State health officials are urging Wisconsinites to watch out for ticks this summer.
There are growing concerns about the insects and their ability to transmit Lyme disease, after Wisconsin saw nearly 2,000 cases last year.
The Department of Health Services says asking spending time outdoors this summer should avoid wooded areas and tall grass, where the insects tend to live and attach on to people and animals. DHS spokeswoman Stephanie Marquis says it's important to notice an embedded tick quickly, since it takes 24 hours for a bite to transmit the disease. Marquis says the best way to remove a tick is to use tweezers.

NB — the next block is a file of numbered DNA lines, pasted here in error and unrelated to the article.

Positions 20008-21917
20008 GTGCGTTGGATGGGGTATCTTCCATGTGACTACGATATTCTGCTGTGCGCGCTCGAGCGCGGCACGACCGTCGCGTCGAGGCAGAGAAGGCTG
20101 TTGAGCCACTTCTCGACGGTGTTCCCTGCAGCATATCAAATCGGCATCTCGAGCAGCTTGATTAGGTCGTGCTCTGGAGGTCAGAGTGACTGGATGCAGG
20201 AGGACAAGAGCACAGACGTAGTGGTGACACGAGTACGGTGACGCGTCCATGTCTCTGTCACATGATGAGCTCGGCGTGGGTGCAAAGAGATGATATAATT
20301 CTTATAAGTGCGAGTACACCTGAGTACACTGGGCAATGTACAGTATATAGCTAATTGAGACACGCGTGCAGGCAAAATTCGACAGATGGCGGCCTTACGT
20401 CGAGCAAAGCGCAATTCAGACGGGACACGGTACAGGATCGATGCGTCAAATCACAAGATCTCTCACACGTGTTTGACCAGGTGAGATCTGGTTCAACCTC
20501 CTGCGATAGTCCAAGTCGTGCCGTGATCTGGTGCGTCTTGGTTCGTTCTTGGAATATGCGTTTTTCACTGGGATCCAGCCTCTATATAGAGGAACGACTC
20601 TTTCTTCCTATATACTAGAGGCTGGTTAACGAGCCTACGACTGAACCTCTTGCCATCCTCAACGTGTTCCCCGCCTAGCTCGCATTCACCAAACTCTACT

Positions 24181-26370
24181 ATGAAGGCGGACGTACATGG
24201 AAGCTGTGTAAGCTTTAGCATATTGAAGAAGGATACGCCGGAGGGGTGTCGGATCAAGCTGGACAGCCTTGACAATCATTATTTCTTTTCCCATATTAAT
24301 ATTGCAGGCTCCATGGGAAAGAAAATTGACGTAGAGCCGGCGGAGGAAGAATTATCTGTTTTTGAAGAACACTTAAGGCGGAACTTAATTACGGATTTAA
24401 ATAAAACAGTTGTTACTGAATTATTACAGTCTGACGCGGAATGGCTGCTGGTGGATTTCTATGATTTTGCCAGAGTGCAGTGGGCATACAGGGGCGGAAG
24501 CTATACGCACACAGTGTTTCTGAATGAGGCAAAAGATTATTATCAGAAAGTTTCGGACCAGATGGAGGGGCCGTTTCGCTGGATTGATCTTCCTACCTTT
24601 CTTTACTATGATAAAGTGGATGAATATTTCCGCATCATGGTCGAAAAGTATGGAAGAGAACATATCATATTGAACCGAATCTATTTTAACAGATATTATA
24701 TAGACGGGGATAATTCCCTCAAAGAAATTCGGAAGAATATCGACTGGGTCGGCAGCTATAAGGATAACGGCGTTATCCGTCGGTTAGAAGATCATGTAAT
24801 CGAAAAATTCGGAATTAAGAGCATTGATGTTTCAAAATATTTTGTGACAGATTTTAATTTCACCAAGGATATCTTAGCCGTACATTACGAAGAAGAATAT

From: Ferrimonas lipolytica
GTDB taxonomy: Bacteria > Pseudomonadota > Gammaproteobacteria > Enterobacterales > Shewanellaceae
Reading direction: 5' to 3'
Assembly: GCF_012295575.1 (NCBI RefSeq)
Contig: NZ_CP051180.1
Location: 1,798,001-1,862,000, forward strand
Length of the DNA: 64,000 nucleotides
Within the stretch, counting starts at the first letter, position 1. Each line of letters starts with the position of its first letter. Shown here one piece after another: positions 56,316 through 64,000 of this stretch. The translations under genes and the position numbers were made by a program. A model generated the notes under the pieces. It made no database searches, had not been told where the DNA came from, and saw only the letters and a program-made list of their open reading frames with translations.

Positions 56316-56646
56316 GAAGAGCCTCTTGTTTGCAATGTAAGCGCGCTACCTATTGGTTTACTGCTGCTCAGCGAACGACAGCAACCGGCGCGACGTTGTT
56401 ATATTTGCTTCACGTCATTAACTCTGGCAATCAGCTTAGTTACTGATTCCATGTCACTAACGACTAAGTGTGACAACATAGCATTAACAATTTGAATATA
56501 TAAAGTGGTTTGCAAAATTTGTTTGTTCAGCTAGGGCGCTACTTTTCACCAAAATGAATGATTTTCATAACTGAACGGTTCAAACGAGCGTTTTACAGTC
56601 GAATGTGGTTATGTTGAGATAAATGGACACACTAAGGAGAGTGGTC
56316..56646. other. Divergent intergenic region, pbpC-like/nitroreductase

If it's not noticed in time, it may be several weeks before symptoms of Lyme disease show up. Those include fever, headache, chills, and muscle pain. Most are treatable with antibiotics if caught early on.
Nationally, cases of Lyme disease have more than doubled since 1991.